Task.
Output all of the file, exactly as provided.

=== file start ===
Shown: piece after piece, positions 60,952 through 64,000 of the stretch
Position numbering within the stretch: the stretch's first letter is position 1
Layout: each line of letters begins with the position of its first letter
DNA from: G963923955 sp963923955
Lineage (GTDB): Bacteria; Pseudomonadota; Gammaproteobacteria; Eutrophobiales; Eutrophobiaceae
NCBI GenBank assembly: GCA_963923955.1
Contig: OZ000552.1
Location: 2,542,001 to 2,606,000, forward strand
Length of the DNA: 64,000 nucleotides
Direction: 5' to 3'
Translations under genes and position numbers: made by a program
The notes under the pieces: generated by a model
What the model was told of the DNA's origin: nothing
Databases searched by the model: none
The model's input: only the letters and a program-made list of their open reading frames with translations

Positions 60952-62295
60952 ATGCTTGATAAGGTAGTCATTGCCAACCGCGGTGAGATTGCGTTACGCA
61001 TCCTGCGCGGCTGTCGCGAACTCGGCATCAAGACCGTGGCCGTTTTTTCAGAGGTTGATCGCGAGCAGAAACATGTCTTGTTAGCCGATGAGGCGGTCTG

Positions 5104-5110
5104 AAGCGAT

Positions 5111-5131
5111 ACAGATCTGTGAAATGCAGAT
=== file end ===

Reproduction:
Shown: piece after piece, positions 60,952 through 64,000 of the stretch
Position numbering within the stretch: the stretch's first letter is position 1
Layout: each line of letters begins with the position of its first letter
DNA from: G963923955 sp963923955
Lineage (GTDB): Bacteria; Pseudomonadota; Gammaproteobacteria; Eutrophobiales; Eutrophobiaceae
NCBI GenBank assembly: GCA_963923955.1
Contig: OZ000552.1
Location: 2,542,001 to 2,606,000, forward strand
Length of the DNA: 64,000 nucleotides
Direction: 5' to 3'
Translations under genes and position numbers: made by a program
The notes under the pieces: generated by a model
What the model was told of the DNA's origin: nothing
Databases searched by the model: none
The model's input: only the letters and a program-made list of their open reading frames with translations

Positions 60952-62295
60952 ATGCTTGATAAGGTAGTCATTGCCAACCGCGGTGAGATTGCGTTACGCA
61001 TCCTGCGCGGCTGTCGCGAACTCGGCATCAAGACCGTGGCCGTTTTTTCAGAGGTTGATCGCGAGCAGAAACATGTCTTGTTAGCCGATGAGGCGGTCTG

Positions 5104-5110
5104 AAGCGAT

Positions 5111-5131
5111 ACAGATCTGTGAAATGCAGAT